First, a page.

For much of the last decade, Elekta has been developing and commercializing ML-powered systems for radiology and radiation therapy. Recently, the Stockholm-based company even created a dedicated radiotherapy AI center in Amsterdam called the POP-AART lab. The company is focusing on harnessing the power of AI to provide more advanced and personalized radiation treatments that can be quickly adapted to accommodate any change in the patient during cancer treatments.
At the same time, Elekta recently launched its “Access 2025” initiative that aims to increase radiotherapy access by 20% worldwide, including in underserved regions. Elekta hopes that by integrating more intelligence into their systems they can help overcome common treatment bottlenecks such as shortages of clinician time, equipment and trained operators, and as a result, ease the strain on patients and healthcare providers.
Along the way, Elekta has learned valuable lessons about AI and scaling, Lopes says, even as company expertise and practices continue to evolve. In these interview highlights, Lopes shares his experience and key learnings about moving to on-demand cloud infrastructure and services.
Wanted: Smarter collaboration and data sharing
“We’re a global organization, 4,700 employees in over 120 countries, with R&D centers spread across more than a dozen regional hubs. Each center might have a different priority for improving a particular product or business line. These disparate groups all do great work, but traditionally they each did it in a bit of isolation.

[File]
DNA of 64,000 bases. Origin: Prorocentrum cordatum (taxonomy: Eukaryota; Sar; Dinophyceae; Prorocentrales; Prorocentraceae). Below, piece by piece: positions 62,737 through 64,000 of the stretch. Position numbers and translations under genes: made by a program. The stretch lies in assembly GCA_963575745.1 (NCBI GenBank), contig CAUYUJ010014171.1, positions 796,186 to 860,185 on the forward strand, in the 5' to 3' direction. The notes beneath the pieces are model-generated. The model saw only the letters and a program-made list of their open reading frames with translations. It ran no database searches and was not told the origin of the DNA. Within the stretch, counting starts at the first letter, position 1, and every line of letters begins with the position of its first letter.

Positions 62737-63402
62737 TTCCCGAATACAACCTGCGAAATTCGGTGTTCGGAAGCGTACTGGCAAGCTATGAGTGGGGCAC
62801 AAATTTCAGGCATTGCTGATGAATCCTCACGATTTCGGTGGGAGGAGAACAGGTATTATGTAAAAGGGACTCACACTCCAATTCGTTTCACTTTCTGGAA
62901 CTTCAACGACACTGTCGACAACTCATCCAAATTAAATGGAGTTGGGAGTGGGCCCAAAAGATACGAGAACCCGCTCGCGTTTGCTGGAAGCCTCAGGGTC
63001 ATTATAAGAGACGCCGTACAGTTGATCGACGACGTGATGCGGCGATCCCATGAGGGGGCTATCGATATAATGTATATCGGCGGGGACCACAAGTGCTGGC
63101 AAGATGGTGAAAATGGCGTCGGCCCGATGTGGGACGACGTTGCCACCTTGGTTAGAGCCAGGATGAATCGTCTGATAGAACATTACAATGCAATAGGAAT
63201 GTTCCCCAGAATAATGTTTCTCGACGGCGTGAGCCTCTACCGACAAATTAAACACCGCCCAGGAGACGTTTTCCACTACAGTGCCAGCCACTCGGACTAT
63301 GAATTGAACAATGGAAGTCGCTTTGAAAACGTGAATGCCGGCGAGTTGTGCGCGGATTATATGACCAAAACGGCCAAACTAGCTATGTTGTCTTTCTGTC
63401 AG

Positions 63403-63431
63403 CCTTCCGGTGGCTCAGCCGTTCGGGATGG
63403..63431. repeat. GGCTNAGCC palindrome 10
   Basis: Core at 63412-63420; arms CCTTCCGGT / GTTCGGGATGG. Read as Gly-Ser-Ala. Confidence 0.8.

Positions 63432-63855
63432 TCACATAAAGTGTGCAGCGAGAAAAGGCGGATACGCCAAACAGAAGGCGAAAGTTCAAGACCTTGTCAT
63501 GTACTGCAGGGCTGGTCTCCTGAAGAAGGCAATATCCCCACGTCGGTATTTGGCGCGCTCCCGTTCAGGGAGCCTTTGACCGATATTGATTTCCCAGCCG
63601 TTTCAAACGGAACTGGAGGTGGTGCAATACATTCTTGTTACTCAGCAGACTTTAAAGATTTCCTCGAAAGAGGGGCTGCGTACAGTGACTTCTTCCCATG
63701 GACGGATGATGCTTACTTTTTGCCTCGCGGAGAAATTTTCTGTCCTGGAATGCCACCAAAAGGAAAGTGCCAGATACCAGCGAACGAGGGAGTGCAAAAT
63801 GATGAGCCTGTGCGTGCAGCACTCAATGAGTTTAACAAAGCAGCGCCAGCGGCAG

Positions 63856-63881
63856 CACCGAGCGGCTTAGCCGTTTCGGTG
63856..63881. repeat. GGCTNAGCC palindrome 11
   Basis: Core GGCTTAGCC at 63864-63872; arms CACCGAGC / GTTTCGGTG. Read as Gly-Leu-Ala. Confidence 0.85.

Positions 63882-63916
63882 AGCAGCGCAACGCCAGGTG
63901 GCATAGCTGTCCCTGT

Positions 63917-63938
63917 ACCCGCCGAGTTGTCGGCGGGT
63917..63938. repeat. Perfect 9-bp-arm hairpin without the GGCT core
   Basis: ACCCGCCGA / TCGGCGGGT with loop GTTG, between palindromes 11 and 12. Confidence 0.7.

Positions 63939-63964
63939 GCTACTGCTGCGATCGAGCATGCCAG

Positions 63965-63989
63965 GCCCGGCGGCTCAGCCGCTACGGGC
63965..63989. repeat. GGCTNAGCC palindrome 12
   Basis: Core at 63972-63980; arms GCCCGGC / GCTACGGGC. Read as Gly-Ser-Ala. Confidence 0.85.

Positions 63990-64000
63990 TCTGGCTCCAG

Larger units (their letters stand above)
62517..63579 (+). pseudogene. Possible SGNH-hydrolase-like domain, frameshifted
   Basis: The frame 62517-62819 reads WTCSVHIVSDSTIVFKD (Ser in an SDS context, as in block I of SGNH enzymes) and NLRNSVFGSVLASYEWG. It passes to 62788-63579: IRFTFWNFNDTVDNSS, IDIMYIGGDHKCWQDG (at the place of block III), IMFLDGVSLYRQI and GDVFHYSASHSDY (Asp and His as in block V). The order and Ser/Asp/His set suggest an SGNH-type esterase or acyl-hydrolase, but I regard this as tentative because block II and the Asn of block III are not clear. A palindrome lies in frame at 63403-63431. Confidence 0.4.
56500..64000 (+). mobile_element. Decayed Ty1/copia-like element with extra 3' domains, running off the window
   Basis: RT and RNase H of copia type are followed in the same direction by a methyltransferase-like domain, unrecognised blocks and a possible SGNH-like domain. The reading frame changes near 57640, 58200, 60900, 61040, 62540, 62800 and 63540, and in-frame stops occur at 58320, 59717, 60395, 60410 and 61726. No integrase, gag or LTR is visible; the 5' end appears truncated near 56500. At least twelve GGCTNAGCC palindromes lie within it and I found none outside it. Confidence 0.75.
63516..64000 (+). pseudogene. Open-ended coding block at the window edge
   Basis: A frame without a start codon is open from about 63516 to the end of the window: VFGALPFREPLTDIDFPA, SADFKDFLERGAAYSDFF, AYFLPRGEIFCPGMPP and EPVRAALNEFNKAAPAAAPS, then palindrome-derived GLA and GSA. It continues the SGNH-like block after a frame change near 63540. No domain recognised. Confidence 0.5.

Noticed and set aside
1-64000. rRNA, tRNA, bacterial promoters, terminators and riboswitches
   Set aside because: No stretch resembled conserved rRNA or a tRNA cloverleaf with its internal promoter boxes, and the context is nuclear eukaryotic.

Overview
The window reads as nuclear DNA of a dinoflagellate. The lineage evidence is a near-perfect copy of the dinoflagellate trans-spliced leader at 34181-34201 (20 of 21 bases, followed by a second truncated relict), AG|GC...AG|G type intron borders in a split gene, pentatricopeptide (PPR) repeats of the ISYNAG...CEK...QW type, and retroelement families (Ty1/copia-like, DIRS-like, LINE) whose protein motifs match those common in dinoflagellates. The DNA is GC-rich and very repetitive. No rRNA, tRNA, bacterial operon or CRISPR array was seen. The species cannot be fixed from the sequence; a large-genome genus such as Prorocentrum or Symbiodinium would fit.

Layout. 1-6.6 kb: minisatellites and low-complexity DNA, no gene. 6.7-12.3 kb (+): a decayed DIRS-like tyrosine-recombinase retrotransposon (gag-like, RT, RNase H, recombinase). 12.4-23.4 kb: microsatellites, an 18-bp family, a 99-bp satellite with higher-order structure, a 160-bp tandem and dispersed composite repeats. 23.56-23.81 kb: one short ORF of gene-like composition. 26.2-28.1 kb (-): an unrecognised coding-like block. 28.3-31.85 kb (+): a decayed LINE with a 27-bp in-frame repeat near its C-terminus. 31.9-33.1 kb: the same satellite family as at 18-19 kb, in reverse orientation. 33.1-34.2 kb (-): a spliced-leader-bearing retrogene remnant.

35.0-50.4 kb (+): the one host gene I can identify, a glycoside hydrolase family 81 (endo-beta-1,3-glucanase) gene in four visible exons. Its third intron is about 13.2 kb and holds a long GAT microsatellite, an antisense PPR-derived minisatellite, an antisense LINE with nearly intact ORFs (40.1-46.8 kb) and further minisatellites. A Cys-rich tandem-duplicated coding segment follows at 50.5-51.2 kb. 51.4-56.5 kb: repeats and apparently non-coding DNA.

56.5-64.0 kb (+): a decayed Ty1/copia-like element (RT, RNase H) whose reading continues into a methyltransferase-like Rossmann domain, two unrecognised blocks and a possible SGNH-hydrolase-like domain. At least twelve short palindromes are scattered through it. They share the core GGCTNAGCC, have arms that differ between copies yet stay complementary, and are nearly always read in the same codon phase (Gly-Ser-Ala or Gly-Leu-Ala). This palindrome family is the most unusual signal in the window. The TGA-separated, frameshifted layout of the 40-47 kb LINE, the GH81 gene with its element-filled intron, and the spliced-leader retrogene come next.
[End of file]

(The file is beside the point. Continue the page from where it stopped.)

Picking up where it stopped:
“As we considered how to ramp up the speed of our AI innovations, we recognized that a common scalable data infrastructure was key to increasing collaboration across teams. That meant understanding data pipelines and how to manage data in a secure and distributed fashion. We also had to understand the development and operational environment for machine learning and AI activities, and how to scale that.”
Costly on-premises servers, ‘small puddles of data’
“As a company, we have traditionally been very physics-based in our research in radiotherapy. Our data and research scientists were all very on-prem-centric for data management and compute. We invested in large servers through large capital purchases and did data preparation and massaging and other work on these local machines.
“AI has a voracious appetite for data, but because of privacy concerns, it’s a challenge to get access to large volumes of medical data and medical equipment data required to drive AI development. Luckily, we have very good, very precious partner research relationships around the world, and we employ different techniques to respect and maintain strict privacy requirements. But typically, these were small puddles of data being used to try to drive AI initiatives, which is not the ideal formula.